Tavares TS, Meirelles DP, de Aguiar MCF, Caldeira PC. Pigmented lesions of the oral mucosa: a cross-sectional study of 458 histopathological specimens. Oral Dis. 2018. Scholar
  31. 31.
    Ho KK, Dervan P, O’Loughlin S, Powell FC. Labial melanotic macule: a clinical, histopathologic, and ultrastructural study. J Am Acad Dermatol. 1993;28(1):33–9.CrossRefGoogle Scholar
  32. 32.
    Weathers DR, Corio RL, Crawford BE, Giansanti JS, Page LR. The labial melanotic macule. Oral Surg Oral Med Oral Pathol. 1976;42(2):196–205.CrossRefGoogle Scholar
  33. 33.
    Page LR, Corio RL, Crawford BE, Giansanti JS, Weathers DR. The oral melanotic macule. Oral Surg Oral Med Oral Pathol. 1977;44(2):219–26.CrossRefGoogle Scholar
  34. 34.
    Sexton FM, Maize JC. Melanotic macules and melanoacanthomas of the lip. A comparative study with census of the basal melanocyte population. Am J Dermatopathol. 1987;9(5):438–44.CrossRefGoogle Scholar
  35. 35.
    Kauzman A, Pavone M, Blanas N, Bradley G. Pigmented lesions of the oral cavity: review, differential diagnosis, and case presentations. J Can Dent Assoc. 2004;70(10):682–3.Google Scholar
  36. 36.
    Lambertini M, Patrizi A, Ravaioli GM, Dika E. Oral pigmentation in physiologic conditions, post inflammatory affections and systemic diseases. G Ital Dermatol Venereol. 2017. Google Scholar
  37. 37.
    Uribe P, Collgros H, Scolyer RA, Menzies SW, Guitera P. In vivo reflectance confocal microscopy for the diagnosis of melanoma and melanotic macules of the lip. JAMA Dermatol. 2017;153(9):882–91.CrossRefGoogle Scholar
  38. 38.
    Hatch CL. Pigmented lesions of the oral cavity. Dent Clin N Am. 2005;49(1):185–201, ix–x.Google Scholar
  39. 39.
    Tarakji B, Umair A, Prasad D, Alsakran Altamimi M. Diagnosis of oral pigmentations and malignant transformations. Singap Dent J. 2014;35C:39–46.CrossRefGoogle Scholar
  40. 40.
    Gondak RO, da Silva-Jorge R, Jorge J, Lopes MA, Vargas PA. Oral pigmented lesions: clinicopathologic features and review of the literature. Med Oral Patol Oral Cir Bucal. 2012;17(6):e919–24.CrossRefGoogle Scholar
  41. 41.
    Rohilla K, Ramesh V, Balamurali P, Singh N. Oral melanoacanthoma of a rare intraoral site: case report and review of literature. Int J Clin Pediatr Dent. 2013;6(1):40–3.CrossRefGoogle Scholar
  42. 42.
    Peters SM, Mandel L, Perrino MA. Oral melanoacanthoma of the palate: an unusual presentation of an uncommon entity. JAAD Case Rep. 2018;4(2):138–9.Google Scholar
  43. 43.
    Cantudo-Sanagustin E, Gutierrez-Corrales A, Vigo-Martinez M, Serrera-Figallo MA, Torres-Lagares D, Gutierrez-Perez JL. Pathogenesis and clinicohistopathological characteristics of melanoacanthoma: a systematic review. J Clin Exp Dent. 2016;8(3):e327–36.Google Scholar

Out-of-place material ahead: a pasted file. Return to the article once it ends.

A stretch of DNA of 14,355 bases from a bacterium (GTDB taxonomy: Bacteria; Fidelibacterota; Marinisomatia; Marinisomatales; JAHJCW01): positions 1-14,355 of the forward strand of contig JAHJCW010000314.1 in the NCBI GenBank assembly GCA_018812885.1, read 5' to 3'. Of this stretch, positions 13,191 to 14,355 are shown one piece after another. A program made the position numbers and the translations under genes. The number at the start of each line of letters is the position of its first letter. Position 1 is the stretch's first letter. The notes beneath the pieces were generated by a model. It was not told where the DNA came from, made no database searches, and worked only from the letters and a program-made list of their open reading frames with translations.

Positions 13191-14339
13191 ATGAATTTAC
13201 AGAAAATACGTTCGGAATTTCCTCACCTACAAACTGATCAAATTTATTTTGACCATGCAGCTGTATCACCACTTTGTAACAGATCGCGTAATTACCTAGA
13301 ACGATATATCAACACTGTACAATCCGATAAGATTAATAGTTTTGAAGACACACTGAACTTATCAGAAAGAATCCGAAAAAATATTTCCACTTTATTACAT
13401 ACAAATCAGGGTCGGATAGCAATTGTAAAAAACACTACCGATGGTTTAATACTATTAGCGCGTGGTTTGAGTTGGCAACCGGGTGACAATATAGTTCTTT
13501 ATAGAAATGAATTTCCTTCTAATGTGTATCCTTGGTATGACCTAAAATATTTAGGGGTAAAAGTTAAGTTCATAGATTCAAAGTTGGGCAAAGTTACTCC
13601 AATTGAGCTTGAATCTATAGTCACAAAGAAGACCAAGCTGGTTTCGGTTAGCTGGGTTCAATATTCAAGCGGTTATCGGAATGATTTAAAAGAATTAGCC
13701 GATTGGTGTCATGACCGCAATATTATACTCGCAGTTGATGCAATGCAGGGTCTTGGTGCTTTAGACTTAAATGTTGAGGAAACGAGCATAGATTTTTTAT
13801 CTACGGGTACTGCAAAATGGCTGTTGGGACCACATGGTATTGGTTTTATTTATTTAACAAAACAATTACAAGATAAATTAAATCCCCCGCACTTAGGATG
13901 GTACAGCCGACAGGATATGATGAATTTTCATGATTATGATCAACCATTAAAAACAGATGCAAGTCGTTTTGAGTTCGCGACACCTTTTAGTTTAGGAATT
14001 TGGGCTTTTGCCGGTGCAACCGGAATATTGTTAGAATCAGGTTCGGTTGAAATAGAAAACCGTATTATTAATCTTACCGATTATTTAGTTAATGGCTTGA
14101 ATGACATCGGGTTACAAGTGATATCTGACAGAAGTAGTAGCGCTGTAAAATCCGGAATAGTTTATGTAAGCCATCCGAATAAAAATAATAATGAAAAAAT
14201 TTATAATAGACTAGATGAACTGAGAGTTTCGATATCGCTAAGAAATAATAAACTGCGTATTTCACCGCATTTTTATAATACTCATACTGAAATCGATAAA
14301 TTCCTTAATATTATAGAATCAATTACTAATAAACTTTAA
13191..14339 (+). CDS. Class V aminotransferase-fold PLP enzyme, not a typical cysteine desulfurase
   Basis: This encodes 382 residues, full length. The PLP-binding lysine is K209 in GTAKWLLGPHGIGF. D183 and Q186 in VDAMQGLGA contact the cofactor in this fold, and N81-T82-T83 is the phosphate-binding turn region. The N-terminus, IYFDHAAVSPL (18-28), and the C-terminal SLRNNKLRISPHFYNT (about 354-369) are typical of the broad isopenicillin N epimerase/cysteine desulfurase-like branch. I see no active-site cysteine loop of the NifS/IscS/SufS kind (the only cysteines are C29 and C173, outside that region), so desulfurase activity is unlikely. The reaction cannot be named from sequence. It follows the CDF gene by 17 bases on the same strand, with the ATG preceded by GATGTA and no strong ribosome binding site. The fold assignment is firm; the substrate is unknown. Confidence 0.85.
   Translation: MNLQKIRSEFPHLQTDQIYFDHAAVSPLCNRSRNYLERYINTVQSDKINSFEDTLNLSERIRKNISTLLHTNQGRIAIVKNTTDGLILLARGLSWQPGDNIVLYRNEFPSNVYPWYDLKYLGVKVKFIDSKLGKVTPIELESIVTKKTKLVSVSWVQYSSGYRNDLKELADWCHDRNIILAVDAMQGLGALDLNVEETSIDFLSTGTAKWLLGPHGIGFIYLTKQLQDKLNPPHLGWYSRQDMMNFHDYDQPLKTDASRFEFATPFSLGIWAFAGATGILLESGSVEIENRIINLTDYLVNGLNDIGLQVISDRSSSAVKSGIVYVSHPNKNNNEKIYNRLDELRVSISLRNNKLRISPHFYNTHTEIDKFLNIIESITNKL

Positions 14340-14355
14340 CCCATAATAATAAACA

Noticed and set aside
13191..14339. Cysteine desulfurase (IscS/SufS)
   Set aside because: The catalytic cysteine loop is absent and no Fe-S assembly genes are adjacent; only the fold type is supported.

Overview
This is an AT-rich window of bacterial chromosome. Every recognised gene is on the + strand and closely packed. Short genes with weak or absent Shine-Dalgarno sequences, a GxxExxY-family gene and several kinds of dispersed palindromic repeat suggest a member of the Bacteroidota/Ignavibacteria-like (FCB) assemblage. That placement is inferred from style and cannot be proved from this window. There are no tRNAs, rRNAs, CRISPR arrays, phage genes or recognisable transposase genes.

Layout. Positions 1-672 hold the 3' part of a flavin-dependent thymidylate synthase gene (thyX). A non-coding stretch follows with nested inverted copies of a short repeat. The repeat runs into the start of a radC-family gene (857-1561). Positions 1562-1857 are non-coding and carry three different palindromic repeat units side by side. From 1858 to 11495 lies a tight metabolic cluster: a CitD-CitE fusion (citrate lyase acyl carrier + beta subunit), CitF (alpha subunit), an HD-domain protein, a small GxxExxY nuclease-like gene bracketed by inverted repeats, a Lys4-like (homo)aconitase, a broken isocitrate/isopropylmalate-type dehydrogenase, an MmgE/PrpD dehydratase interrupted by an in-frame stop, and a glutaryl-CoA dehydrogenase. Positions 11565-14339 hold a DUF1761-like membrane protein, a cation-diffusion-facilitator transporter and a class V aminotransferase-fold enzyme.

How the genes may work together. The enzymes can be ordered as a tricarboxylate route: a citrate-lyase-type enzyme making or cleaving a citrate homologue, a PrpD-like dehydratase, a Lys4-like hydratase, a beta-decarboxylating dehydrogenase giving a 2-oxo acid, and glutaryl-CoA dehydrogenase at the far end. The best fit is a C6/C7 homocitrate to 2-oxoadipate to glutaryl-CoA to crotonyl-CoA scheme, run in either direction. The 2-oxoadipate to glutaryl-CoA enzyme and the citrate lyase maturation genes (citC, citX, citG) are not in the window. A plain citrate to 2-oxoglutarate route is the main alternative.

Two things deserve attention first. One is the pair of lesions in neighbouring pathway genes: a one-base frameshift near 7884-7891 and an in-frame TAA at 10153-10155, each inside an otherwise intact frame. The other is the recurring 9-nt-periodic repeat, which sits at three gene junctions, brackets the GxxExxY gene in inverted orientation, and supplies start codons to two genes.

44. 44.
    Hassona Y, Sawair F, Al-Karadsheh O, Scully C. Prevalence and clinical features of pigmented oral lesions. Int J Dermatol. 2016;55(9):1005–13.CrossRefGoogle Scholar
  45. 45.
    Mirbod SM, Ahing SI. Tobacco-associated lesions of the oral cavity: Part I. Nonmalignant lesions. J Can Dent Assoc. 2000;66(5):252–6.Google Scholar
  46. 46.
    Monteiro LS, Costa JA, da Camara MI, Albuquerque R, Martins M, Pacheco JJ, Salazar F, Figueira F. Aesthetic depigmentation of gingival smoker’s melanosis using carbon dioxide lasers. Case Rep Dent. 2015;2015:510589.Google Scholar
  47. 47.
    Shulman JD, Beach MM, Rivera-Hidalgo F. The prevalence of oral mucosal lesions in U.S. adults: data from the Third National Health and Nutrition Examination Survey, 1988–1994. J Am Dent Assoc. 2004;135(9):1279–86.CrossRefGoogle Scholar
  48. 48.
    Buchner A, Hansen LS. Amalgam pigmentation (amalgam tattoo) of the oral mucosa. A clinicopathologic study of 268 cases. Oral Surg Oral Med Oral Pathol. 1980;49(2):139–47.CrossRefGoogle Scholar
  49. 49.
    Owens BM, Schuman NJ, Johnson WW. Oral amalgam tattoos: a diagnostic study. Compendium 1993;14(2):210, 212, 214 passim.Google Scholar
  50. 50.
    Thumbigere-Math V, Johnson DK. Treatment of amalgam tattoo with a subepithelial connective tissue graft and acellular dermal matrix. J Int Acad Periodontol. 2014;16(2):50–4.Google Scholar
  51. 51.
    Avcu N, Kanli A. The prevalence of tongue lesions in 5150 Turkish dental outpatients. Oral Dis. 2003;9(4):188–95.CrossRefGoogle Scholar
  52. 52.
    Kullaa-Mikkonen A, Mikkonen M, Kotilainen R. Prevalence of different morphologic forms of the human tongue in young Finns. Oral Surg Oral Med Oral Pathol. 1982;53(2):152–6.CrossRefGoogle Scholar
  53. 53.
    Motallebnejad M, Babaee N, Sakhdari S, Tavasoli M. An epidemiologic study of tongue lesions in 1901 Iranian dental outpatients. J Contemp Dent Pract. 2008;9(7):73–80.Google Scholar
  54. 54.
    Redman RS. Prevalence of geographic tongue, fissured tongue, median rhomboid glossitis, and hairy tongue among 3,611 Minnesota schoolchildren. Oral Surg Oral Med Oral Pathol. 1970;30(3):390–5.CrossRefGoogle Scholar
  55. 55.
    Gurvits GE, Tan A. Black hairy tongue syndrome. World J Gastroenterol. 2014;20(31):10845–50.CrossRefGoogle Scholar
  56. 56.
    Mangold AR, Torgerson RR, Rogers III RS. Diseases of the tongue. Clin Dermatol. 2016;34(4):458–69.CrossRefGoogle Scholar
  57. 57.
    Schlager E, St Claire C, Ashack K, Khachemoune A. Black hairy tongue: predisposing factors, diagnosis, and treatment. Am J Clin Dermatol. 2017;18(4):563–9.CrossRefGoogle Scholar
  58. 58.
    Manabe M, Lim HW, Winzer M, Loomis CA. Architectural organization of filiform papillae in normal and black hairy tongue epithelium: dissection of differentiation pathways in a complex human epithelium according to their patterns of keratin expression. Arch Dermatol. 1999;135(2):177–81.CrossRefGoogle Scholar
  59. 59.
    Akcaboy M, Sahin S, Zorlu P, Senel S. Ranitidine-induced black tongue: a case report. Pediatr Dermatol. 2017;34(6):e334–6.CrossRefGoogle Scholar
  60. 60.
    Farinha H, Martins V. Lingua villosa nigra associated with the use of electronic cigarette. Acta Med Port. 2015; 28(3):393.CrossRefGoogle Scholar
  61. 61.
    Lawoyin D, Brown RS. Drug-induced black hairy tongue: diagnosis and management challenges. Dent Today 2008;27(1):60, 62, 3; quiz 93, 58.Google Scholar
  62. 62.
    Nisa L, Giger R. Black hairy tongue. Am J Med. 2011;124(9):816–7.CrossRefGoogle Scholar
  63. 63.
    Winzer M, Gilliar U, Ackerman AB. Hairy lesions of the oral cavity. Clinical and histopathologic differentiation of hairy leukoplakia from hairy tongue. Am J Dermatopathol. 1988;10(2):155–9.CrossRefGoogle Scholar

Copyright information

© Springer Science+Business Media, LLC, part of Springer Nature 2019

Authors and Affiliations

  • Molly S. Rosebush
    • 1
    Email author
  • Ashleigh N. Briody
    • 2
  • Kitrina G. Cordell
    • 1
  1. 1.Louisiana State UniversityNew OrleansUSA
  2. 2.Central Ohio Skin & Cancer, Inc.WestervilleUSA

Personalised recommendations